Although deal volume and value in the pharma, medical and biotech sector fell in 2018, down by 3 percent to 580 deals and 27 percent to US$111.8 billion respectively, pharma companies have invested aggressively in strategic deals throughout the year

In Focus

Deal-changing decisions from Delaware

In the second half of 2018, the Delaware courts once again produced decisions that will guide M&A transactions in the future

Why, how and when should directors engage with shareholders?

Activism among investors is on the rise across the globe. Companies that empower directors to engage with shareholders can optimize investor relations, if they follow some simple but important guidelines

Conclusion

Four trends moving the US M&A needle in 2019

In 2018, the US M&A market has seen marked robust domestic activity and a strong tech sector but declining inbound dealmaking. We examine the four key factors that could characterize 2019

Meet our Partners

Global M&A Leaders

John Reiss

John Reiss
Partner, New York

 

Gregory Pryor

Gregory Pryor
Partner, New York

 

Allan Taylor

Darragh Byrne
Partner, Frankfurt, Stockholm

 

Allan Taylor

Allan Taylor
Partner, London

 

John Cunningham

John Cunningham
Partner, London

 

Alexandre Ippolito

Alexandre Ippolito
Partner, Paris

 

Christopher Kelly

Christopher Kelly
Partner, Hong Kong

 

 Barrye Wall

Barrye Wall
Partner, Singapore

 

carts

Consumer deals slip as digital disrupts

Digital disruption and its impact on physical retailers once again weighed on the consumer sector in 2018. Consumer M&A volume was down 13 percent year-on-year to 465 deals in 2018. Value decreased 28 percent to US$119 billion

Insight
|
3 min read

Retail consumer behavior has undergone a seismic shift as a result of technology, and the survival of the traditional retail consumer business is in question.

28%

Percentage decrease in consumer M&A value compared to 2017

Well-known retail brands such as Sears and Carson’s, which both went into bankruptcy in 2018, and Toys ‘R Us, which was saved from going bust at the 11th hour after a period of heavy restructuring, were some of the iconic retail brands hit by the shift in spending from bricks-and-mortar to online.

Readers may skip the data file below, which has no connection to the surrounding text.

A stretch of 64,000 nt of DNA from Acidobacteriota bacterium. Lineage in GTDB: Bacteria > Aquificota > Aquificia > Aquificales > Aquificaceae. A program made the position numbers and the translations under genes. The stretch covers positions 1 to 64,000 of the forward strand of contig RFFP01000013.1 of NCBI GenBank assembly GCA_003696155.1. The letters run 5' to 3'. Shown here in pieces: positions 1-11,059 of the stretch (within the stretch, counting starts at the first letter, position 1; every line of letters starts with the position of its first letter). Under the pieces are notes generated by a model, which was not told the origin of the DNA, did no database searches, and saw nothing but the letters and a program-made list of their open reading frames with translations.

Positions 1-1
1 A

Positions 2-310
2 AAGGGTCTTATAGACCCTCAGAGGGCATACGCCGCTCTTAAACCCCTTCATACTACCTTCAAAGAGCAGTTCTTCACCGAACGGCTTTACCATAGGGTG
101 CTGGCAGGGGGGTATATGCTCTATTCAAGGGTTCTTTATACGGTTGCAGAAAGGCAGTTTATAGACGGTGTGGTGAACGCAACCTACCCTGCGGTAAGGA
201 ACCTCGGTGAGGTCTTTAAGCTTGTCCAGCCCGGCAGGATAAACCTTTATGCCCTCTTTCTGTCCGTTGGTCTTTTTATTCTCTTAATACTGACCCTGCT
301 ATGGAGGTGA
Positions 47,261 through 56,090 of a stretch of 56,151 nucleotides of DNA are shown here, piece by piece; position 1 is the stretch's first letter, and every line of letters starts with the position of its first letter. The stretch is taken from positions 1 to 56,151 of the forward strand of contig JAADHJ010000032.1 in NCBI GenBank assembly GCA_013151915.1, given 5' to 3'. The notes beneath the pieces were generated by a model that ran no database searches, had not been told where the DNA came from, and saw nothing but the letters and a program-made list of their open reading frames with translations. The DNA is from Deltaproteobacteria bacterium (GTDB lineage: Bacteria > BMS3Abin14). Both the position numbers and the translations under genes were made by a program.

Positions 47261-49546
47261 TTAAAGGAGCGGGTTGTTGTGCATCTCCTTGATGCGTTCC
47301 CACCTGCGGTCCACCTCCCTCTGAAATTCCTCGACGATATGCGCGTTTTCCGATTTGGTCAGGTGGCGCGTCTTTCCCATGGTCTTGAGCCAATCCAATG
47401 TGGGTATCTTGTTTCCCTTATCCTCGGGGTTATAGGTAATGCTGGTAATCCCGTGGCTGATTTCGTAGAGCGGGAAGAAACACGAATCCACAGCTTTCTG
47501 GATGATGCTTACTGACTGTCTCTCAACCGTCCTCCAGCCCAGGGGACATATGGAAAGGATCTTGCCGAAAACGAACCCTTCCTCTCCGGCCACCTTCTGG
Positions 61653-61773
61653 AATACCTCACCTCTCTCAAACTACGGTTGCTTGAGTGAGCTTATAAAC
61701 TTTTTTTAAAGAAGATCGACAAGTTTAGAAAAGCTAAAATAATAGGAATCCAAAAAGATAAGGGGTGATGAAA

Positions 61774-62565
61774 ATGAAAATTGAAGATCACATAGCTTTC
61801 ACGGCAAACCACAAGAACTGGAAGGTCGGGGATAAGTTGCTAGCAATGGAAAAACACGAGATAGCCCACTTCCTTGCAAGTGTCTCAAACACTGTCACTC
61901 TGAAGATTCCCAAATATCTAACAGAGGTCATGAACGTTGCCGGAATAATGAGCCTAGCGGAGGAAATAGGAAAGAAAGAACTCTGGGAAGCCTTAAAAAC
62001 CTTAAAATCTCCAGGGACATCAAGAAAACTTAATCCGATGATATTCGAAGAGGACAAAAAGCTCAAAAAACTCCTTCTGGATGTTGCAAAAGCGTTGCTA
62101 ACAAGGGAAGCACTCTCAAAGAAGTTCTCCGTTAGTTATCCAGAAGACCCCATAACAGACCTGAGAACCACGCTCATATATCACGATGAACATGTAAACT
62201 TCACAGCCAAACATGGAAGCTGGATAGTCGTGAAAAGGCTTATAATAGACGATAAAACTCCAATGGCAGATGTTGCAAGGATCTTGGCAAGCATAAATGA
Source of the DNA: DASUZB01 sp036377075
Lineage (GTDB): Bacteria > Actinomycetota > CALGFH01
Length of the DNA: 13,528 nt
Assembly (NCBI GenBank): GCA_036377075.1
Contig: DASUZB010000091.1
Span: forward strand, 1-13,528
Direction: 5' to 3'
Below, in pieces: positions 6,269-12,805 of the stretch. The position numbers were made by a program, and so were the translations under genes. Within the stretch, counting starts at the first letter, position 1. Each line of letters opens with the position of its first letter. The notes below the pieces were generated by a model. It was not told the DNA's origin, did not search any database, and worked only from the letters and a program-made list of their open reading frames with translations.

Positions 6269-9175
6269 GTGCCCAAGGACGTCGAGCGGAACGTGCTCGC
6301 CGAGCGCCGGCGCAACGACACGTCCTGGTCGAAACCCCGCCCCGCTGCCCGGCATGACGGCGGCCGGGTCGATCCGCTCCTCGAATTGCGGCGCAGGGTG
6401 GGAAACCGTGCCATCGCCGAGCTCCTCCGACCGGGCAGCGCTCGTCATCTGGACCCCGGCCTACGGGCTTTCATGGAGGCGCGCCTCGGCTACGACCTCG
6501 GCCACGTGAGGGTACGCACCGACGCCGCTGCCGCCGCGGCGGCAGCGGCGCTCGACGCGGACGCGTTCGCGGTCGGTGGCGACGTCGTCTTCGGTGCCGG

New channels, new products

When traditional retailers have pursued deals, they have either sought to boost their online offerings, as seen in deals like Walmart’s US$16 billion acquisition of Indian online retailer Flipkart, or to increase foot traffic.

The consumer sector has been more stable than retail, and multinational consumer corporations have had the confidence to pursue megadeals that expand their presence in key markets and product verticals.

Keurig Green Mountain, the coffee group owned by European investment vehicle JAB Holdings and others, acquired Dr Pepper Snapple Group for US$26.8 billion to strengthen its position in the US beverage market, while the second-largest deal of the year saw tobacco company Altria buy a 35 percent stake in JUUL, the manufacturer of a trendy electronic cigarette, for US$12.8 billion.

Looking ahead to 2019, the outlook for M&A in the sector is mixed. On the downside, potential  tariffs could increase costs and hit consumer spending. Meanwhile, an increase in interest rates could put a squeeze on financing.

However, technology and changing consumer tastes are transforming the sector all the time, and businesses will need inorganic growth to stay ahead of the curve. Corporates still have an abundance of cash on the balance sheets and are willing to buy. In addition, the positive dynamics in the market for sellers mean that private equity will be selling portfolio companies into the market. While there may be some caution around macroeconomic trends in the early part of the year, the need to stay on top of changing trends will continue to drive the market forward.

  

Top consumer deals
FY 2018

1: Keurig Green Mountain acquires Dr Pepper Snapple Group for US$26.8 billion

2: Altria acquires a 35 percent stake in JUUL Labs for US$12.8 billion

3: ConAgra Brands acquires Pinnacle Foods for US$10.8 billion

    
    

 

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© 2019 White & Case LLP